"Arrested Development," a beloved series by a very few number of people, last aired on Fox, Feb. 10, 2006, closing with the words — entirely facetious — by producer and narrator Ron Howard that "maybe there should be a movie."
No movie (yet) but the long-aborning series reprisal began this morning on Netflix — all 15 4th-season episodes were available for download at 3 a.m.
But even with its idiosyncratic circuitry of logic, humor, plot and character unlike anything else on TV, the production of "Arrested Development" must be like riding a bike — once learned, never forgotten — because the new version is exactly right: Right tone, flavor, approach and story.
Fans who eagerly worked through all 15 are probably elated — exhausted but elated. I went through the first two, covering the stories of Michael Bluth (Jason Bateman), and George Sr. and his twin brother Oscar (Jeffrey Tambor). Elation is exactly the right word.
Netflix declined to send the episodes out for review, sparking concern among some critics that the new version would be a pallid stinker. But producer and creator Matthew Hurwitz (veteran "AD" writer Jim Vallely is also behind this) argued that the 15 episodes, each covering the story of each Bluth family member since the 2006 cancellation, needed to be seen together because each story and episode is interrelated. (The anthology approach was designed to accommodate the schedules of the many original stars, all busy, who included Portia De Rossi, David Cross, Michael Cera, Will Arnett, Jessica Walter and Tony Hale.)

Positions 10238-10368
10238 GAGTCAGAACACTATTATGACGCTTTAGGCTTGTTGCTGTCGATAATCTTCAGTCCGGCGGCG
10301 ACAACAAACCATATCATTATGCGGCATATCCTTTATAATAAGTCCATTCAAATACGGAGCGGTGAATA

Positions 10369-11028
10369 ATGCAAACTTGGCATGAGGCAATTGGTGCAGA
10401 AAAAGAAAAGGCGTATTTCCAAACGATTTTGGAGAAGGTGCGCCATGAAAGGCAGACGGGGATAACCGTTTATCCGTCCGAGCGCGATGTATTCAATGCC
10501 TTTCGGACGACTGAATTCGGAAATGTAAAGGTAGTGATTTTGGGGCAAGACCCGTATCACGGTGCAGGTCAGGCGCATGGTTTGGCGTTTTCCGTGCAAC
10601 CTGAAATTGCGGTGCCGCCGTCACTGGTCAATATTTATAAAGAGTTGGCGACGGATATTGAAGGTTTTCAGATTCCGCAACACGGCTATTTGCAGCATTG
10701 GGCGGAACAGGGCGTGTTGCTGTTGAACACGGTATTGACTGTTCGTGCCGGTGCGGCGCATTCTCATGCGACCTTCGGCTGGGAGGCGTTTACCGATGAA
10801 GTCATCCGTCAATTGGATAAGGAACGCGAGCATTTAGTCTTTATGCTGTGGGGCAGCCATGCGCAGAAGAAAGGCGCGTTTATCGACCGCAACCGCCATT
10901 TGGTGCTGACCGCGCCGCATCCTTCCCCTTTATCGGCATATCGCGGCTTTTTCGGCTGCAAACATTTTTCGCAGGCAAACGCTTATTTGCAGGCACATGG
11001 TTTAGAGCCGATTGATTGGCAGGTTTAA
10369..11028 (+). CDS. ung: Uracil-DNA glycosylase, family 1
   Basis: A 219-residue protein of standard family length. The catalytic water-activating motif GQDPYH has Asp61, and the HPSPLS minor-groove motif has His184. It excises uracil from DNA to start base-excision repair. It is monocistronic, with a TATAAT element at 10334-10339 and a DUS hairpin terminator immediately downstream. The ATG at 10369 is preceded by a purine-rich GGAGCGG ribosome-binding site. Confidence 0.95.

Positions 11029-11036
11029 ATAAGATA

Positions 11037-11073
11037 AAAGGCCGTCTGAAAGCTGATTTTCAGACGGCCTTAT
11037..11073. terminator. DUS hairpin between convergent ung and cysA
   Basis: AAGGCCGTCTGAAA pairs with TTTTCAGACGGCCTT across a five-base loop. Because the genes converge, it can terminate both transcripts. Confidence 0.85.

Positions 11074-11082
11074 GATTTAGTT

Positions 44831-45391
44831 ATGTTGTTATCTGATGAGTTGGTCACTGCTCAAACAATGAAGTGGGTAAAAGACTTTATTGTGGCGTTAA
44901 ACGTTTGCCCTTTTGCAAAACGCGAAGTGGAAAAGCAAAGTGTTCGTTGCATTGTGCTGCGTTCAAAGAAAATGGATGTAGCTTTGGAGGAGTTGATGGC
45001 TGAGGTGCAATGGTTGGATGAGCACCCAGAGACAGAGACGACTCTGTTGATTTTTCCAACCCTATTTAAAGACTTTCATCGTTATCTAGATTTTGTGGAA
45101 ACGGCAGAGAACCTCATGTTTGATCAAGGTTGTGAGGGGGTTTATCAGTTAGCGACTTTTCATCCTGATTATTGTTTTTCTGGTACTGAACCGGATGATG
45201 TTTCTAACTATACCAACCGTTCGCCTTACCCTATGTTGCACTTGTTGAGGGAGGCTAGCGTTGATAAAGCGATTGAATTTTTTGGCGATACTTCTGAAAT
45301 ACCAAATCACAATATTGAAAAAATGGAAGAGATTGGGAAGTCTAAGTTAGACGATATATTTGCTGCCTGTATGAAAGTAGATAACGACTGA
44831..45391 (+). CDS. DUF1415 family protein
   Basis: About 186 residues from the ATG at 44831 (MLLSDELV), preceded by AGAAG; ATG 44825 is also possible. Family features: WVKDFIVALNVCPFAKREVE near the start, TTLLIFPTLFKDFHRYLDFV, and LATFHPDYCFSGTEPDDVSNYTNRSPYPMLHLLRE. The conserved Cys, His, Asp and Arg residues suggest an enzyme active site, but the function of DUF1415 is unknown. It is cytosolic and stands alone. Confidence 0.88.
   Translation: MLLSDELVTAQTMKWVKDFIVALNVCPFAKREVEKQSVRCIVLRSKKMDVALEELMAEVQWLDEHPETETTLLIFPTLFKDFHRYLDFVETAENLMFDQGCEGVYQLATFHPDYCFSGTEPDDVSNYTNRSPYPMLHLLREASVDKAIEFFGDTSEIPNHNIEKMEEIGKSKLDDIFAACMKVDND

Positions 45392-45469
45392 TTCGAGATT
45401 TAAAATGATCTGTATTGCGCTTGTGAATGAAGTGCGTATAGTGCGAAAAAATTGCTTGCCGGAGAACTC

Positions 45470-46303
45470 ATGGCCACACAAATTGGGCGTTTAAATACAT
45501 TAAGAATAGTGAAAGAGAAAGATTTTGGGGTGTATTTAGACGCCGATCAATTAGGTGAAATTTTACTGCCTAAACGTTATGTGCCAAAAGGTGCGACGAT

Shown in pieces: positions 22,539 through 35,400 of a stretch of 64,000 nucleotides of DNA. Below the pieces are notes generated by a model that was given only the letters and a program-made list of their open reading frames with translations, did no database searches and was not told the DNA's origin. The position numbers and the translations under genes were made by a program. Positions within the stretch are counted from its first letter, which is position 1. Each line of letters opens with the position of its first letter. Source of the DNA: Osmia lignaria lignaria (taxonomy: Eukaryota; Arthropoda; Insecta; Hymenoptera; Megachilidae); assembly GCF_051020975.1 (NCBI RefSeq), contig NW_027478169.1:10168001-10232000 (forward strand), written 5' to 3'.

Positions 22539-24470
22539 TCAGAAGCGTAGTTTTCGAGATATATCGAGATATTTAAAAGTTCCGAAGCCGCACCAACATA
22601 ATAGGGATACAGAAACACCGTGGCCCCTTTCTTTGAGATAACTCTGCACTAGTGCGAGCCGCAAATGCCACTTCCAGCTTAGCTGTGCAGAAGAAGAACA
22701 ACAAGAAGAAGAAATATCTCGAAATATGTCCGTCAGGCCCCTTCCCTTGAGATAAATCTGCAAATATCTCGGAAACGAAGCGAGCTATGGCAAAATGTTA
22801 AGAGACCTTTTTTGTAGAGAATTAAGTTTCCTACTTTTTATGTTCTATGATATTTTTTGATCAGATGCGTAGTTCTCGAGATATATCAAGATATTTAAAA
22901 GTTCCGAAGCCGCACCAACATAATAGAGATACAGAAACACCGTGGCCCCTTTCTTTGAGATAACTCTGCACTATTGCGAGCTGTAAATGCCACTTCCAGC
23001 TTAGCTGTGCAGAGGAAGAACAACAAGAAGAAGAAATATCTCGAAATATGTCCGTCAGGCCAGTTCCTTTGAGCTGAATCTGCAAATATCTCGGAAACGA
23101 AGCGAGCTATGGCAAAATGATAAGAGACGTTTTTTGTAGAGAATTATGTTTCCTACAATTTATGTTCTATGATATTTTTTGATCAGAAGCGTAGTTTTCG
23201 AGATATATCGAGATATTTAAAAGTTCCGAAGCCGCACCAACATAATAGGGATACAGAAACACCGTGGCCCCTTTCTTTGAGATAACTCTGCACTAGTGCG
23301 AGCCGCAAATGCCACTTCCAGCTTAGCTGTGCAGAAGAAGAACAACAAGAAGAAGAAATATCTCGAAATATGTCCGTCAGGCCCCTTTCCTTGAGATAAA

In fact, fans can probably dip in anywhere. The first episode covered the story of Michael Bluth, still a helicopter parent hovering over George Michael (Cera), now at UC/Irvine; meanwhile, Oscar and George Sr. were running a sweat lodge in Arizona — long story but of course there was a scam involved.
The episodes included major star cameos, including Kristen Wiig and Seth Rogen as the younger Lucille (Jessica Walter) and George, while Liza Minnelli reprised her role as "Lucille II" and Henry Winkler was back as the sub-competent family lawyer, Barry Zuckerhorn.
It was just like old times, and the times remain very, very good.